Don Ángel Tavira plays The Violin (photo courtesy of Cámara Carnal Films)
Additionally, I saw four other Mexican films, three of them not worth mentioning by name. But the last of these, Francisco Vargas Quevedo’s The Violin, represents a mature kind of filmmaking that’s almost completely absent, not only from this festival, but from new films that seep into the States at almost any other time. After weeks on end (or is it months or years?) of forced whimsicality from even the paltriest budgets, I knew from The Violin’s first shot that the director has something to say. Vargas assumes we know at least a bit about the recent history of Mexico or that we don’t mind doing a little work. There are no screen titles to tell us what part of his country we’re in or during which era; Martín Boege Paré’s black and white cinematography, in tandem with the poverty of the villages, could locate us anywhere in the past 50 or 60 years. In a sequence of a man being chased by soldiers, the tall grasses of the underbrush merge with the textures of the rocks, cave fissures, and mountains that define the land – a visual equivalent, surely, to the runner’s sense of headlong rush. In one of Vargas and Paré’s most magnificent touches, a scrawny peasant grandfather (unsentimentally acted by the octogenarian Don Ángel Tavira) tells his young grandson, who’s perhaps aged 10, the story of the world’s creation by the Gods, which, in short order, becomes a story of the injustice and inequality of the world; during Tavira’s fable-like re-telling, the camera rolls over nighttime exteriors, casually ambling from the ground to the tree branches up high, and beyond that to an exquisitely framed shot of a full moon – it comes into view just as the off-screen voices taper away. The Violin is a war movie. A war of disenfranchised citizens against an armed-to-the-teeth military. That we don’t know which war doesn’t diminish the weight of tears inside. Since watching the film, I’ve learned that it was shown at Cannes last year, won a well-deserved award for Tavira, but to date has no U.S. distributor. I would call that criminal neglect on the part of our cultural gatekeepers. The Violin may not be a perfect work of art; humanity needs it, however, and as for Tavira, he effortlessly rises to the same down-to-earth plateau where we find Imelda Staunton in Vera Drake.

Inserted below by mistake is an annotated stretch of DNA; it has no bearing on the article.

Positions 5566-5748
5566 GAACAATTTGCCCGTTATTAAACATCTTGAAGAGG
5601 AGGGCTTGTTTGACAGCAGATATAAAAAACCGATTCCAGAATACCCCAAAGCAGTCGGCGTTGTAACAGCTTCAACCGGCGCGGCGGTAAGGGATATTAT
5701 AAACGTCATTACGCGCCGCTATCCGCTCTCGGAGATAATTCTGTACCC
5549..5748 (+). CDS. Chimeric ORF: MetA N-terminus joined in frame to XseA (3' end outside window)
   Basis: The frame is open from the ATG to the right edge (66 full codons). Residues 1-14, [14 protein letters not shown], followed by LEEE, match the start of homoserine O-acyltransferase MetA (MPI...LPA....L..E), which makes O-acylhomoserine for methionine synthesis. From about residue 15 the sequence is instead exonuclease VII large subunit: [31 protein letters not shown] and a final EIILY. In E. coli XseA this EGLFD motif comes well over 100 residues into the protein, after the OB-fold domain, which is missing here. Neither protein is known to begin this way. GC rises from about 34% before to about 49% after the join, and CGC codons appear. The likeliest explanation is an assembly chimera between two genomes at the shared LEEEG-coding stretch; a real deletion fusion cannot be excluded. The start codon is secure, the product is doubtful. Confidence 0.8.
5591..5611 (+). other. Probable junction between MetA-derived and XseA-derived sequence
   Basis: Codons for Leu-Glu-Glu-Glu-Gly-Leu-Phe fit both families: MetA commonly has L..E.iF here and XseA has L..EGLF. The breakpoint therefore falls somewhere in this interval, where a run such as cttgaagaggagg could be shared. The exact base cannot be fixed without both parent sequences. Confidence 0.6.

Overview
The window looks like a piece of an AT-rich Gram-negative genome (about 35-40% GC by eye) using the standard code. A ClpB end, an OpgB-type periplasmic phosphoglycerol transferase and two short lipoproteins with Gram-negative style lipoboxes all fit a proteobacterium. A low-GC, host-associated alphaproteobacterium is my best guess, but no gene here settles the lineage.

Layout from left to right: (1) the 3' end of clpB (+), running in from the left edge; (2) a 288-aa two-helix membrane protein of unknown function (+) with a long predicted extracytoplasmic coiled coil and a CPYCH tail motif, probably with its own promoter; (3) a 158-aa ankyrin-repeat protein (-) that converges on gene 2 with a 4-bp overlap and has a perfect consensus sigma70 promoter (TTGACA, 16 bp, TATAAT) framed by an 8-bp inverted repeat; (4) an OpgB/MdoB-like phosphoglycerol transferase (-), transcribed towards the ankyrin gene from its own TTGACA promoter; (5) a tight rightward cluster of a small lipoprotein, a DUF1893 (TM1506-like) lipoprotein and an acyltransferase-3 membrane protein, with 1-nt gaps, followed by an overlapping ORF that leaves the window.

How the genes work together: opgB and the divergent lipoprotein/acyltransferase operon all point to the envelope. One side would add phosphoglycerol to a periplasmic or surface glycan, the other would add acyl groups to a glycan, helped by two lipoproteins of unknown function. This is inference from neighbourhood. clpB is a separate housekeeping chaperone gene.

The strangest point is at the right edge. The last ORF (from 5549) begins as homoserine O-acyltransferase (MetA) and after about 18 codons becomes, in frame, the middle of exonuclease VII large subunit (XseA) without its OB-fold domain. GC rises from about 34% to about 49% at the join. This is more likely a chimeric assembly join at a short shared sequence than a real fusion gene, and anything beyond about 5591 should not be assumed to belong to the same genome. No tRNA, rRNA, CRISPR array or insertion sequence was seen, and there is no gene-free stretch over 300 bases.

My biggest disappointment at PIFF was Away From Her, an adaptation of Alice Munro’s short story “The Bear Came Over the Mountain.” What I wrote in WW was: “I have loved Julie Christie ever since I was taken to see Heaven Can Wait as a wee bairn, and I’d hoped to love her in this, too, but Sarah Polley, making an inauspicious directorial debut, renders that impossible. Polley deprives Christie (and us) of her British accent, and without that impeccable lilt, Christie’s vocal rhythms are way off. It’s often hard to hear her – the movie’s soundtrack is a little muddy. The revelation here comes from Michael Murphy in a nonverbal role as an Alzheimer’s patient. The frowning, silent way he passively wrests whatever power remains for him, and the burbling cries he emits when someone frightens him, are devastating reminders of what superb acting is all about.”
I don’t have much to add to that, but what I will say depends on you having already read the Munro source material or seen the film at Toronto or Sundance, because I think it necessary to give the ending away in order to describe why the film is a cheat. Unless a filmmaker happens to be a very great artist, and Sarah Polley isn’t, it’s nearly impossible to transmute the ambiguity of an author’s final paragraph into visual terms that will make movie sense. On the page, Munro’s deliberate omissions (and I don’t have the book in front of me now – it’s gone back to the library) frustrate the reader in more or less the right way; what Polley aims for is a “have it both ways” ending that doesn’t push the material any further. I think the director (she also wrote the script) needed to go all the way with the husband’s betrayal of his wife. The movie stops with Grant’s discomfiture in the realization that Fiona (Christie) no longer remembers who Aubrey (the Murphy character) is. Grant, the very model of a self-righteous liberal, an over-sexed academic who screws his female students while expecting Fiona to remain faithful, (in other words, if ever there were an archetype that needed pummeling, he’s it) plans to abandon his Alzheimer’s-afflicted wife as he goes off on a loveless tryst with another woman. Polley lets Grant off the hook in an unforgivably soft ending. She doesn’t indict him. The movie needs that extra scene of Fiona and Aubrey being given to each other, of being conveniently victimized by their loved ones, and if the film should have reached an unbearable emotional intensity or a tough-mindedness not unlike the last 90 seconds of Afterglow, then I feel sure that Christie (and Murphy as well) would have given us a finale that would burn its memory into our souls.